True, the actual perpetrators are all dead, killed by the Levites and Hashem. But the guilt of inaction is a heavy burden. Until now! Now this opportunity for atonement through giving and craftsmanship for the sake of the Mishkan where Hashem’s immediacy is to reside among them. No wonder this observed fervor on the part of the people. There is a further stirring, a wave of excitement as can only be occasioned by the status of celebrity. For who goes there? Is it not the chosen one designated as the master craftsman? It is Bezalel. The significance of his selection does not go unnoticed. For he is the grandson of the martyred Hur, the solitary voice of protest opposing that golden calf. It is further proof that the people have not been led astray. Their hearts have seized upon this earnestly hoped for opportunity for forgiveness. And as if it were possible, there is more, perhaps apparent to them, but surely to us. For despite the seeming redundancy of Vayakhel to Terumah there is a minor variation, a verse or two, hardly noticeable, almost understatement. At the beginning of Vayakhel Moses relates Hashem’s commandment that “on six days work may be done but the seventh day shall be holy to you.”

All of this, the inspired masses, the goods in such abundance that the people are soon to be directed to cease and desist in their giving, the chosen grandson, and now as if this were not enough, “Dayenu!” There shall be a seventh day, holy to the people, enduring for us as well.

Our imaginations are shattered, “like the crack in everything, that’s how the light gets in.” Revealed again, that every seventh day, this religion in time that is ours, will offer an opportunity for atonement. We need not wait for the Shabbat of Shabbats on Yom Kippur to be unburdened of public sin or private humiliation. We will not require a bazaar or the presence of the prominent to experience surcease from the uncomfortable truth of who we might have been or what we might have done. It is a gift from Hashem that exceeds the opportunity to contribute to the building of a dwelling place or perform the work of expiation. Now we can understand why the Rabbis clarified our rest to exclude any semblance of activity that might recall the efforts required to build the Mishkan. And so, the people and we disperse to our homes. Shabbat Shalom.

Community and Heritage

April 2, 2022

Tzav Drash by Alex Golub

My intellectual grandfather was an socialist atheist from Salida Colorado named Leslie White. He grew up on the farm. Hated it. The minute he turned 18, he ran off and joined the merchant marines. Eventually he found his way to anthropology and got a Ph.D. from the University of Chicago in 1927. For the next 40 years he taught at the University of Michigan. Like many protestants, when he said he was an ‘atheist,’ what he meant was he hated Catholics. His lectures were so anti-Church that nuns were assigned to sit in the front seat and take notes so that they could report back to the bishop. White hated religion, but he loved culture. He passed that love on to his student Marshall Sahlins, who passed it on to me when I became his student. ‘Culture’ was their way of saying that people added an extra layer of meaning on top of the world. My favorite line of White’s was “No ape can appreciate the difference between holy water and distilled water, because there is none, chemically speaking.”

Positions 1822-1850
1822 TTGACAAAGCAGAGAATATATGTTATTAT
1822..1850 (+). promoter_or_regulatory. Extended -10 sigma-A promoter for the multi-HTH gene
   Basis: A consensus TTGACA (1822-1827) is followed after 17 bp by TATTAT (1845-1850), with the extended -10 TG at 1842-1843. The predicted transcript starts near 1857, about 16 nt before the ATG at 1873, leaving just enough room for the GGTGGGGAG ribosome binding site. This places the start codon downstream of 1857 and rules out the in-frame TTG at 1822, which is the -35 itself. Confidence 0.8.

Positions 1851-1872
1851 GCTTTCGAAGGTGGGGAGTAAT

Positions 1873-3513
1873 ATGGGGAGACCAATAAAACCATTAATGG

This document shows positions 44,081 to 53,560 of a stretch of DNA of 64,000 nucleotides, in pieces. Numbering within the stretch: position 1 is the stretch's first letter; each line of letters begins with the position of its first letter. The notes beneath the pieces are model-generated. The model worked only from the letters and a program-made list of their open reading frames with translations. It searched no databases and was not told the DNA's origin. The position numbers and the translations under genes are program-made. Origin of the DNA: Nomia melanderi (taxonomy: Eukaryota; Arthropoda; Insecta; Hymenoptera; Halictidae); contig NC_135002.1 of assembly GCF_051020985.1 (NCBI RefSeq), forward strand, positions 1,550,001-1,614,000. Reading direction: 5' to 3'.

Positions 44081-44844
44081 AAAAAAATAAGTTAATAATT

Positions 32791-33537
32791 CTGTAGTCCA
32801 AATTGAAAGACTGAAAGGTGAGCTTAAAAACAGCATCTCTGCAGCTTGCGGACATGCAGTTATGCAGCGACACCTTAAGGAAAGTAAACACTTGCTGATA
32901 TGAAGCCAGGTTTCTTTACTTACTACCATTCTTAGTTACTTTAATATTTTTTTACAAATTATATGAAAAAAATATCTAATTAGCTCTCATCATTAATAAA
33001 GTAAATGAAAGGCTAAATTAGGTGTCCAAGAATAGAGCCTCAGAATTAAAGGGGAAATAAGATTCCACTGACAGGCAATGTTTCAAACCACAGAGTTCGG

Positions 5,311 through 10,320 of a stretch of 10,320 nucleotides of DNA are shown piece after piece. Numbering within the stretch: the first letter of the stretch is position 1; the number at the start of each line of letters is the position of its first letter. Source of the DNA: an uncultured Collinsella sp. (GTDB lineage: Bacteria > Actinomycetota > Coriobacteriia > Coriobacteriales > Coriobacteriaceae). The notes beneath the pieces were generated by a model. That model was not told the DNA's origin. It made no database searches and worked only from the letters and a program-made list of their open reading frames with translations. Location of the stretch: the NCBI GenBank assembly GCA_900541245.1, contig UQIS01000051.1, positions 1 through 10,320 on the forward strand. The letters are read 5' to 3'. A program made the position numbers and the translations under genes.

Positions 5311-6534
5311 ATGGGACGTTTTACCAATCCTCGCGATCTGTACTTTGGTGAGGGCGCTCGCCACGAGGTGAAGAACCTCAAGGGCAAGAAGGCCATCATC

Surprisingly, Rabbi Sacks agrees with the atheist from Salida Colorado. He points out that “We are not simply animals. We have within us immortal longings… we can formulate ideas and be moved by high ideals… Physically, we are almost nothing; spiritually, we are brushed by the wings of eternity.” White and Sacks would disagree about whether or not our cultural capacity comes from God or evolution, but they would agree that this parshah demonstrates the power of human culture. The sacrifices we read about today are all about adding an extra layer of meaning on top of our everyday lives. Some meat is just meat, but meat which is a sin offering is special: it is so holy you have to break the clay pot it was cooked in. Chemically speaking, the two pieces of meat are the same. Culturally speaking, they couldn’t be more different. The cultural logic of these sacrifices elevate them to a work of art.

Some of us might read this parshah and think “Man, all of these sacrifices sounds like a huge pain in the neck. Wouldn’t it be easier to skip them?” No doubt we are not the first to ask this question. Imagine you are an Israelite chief out in the desert, waiting to hear from Aaron and Moses what their new religion was all about. They get done explaining all these different offerings to you and you’re all like: “Wait, there’s a light that can never go out? And then there’s another light that can never go out? We’re going to need how many bulls a day? You’re going to purify yourself for a week before we get this thing started? Bro.” In fact, I often get this response from my students when I explain fasting, davening, not eating pork, and all the other things I do. They can’t understand why someone would follow a religion if it didn’t make them feel good. For them, religion is a retail experience, like ordering a smoothy or picking out scented candles. It’s purpose is to, like, help you feel better, man. To be honest, I think this point of view is pathetic.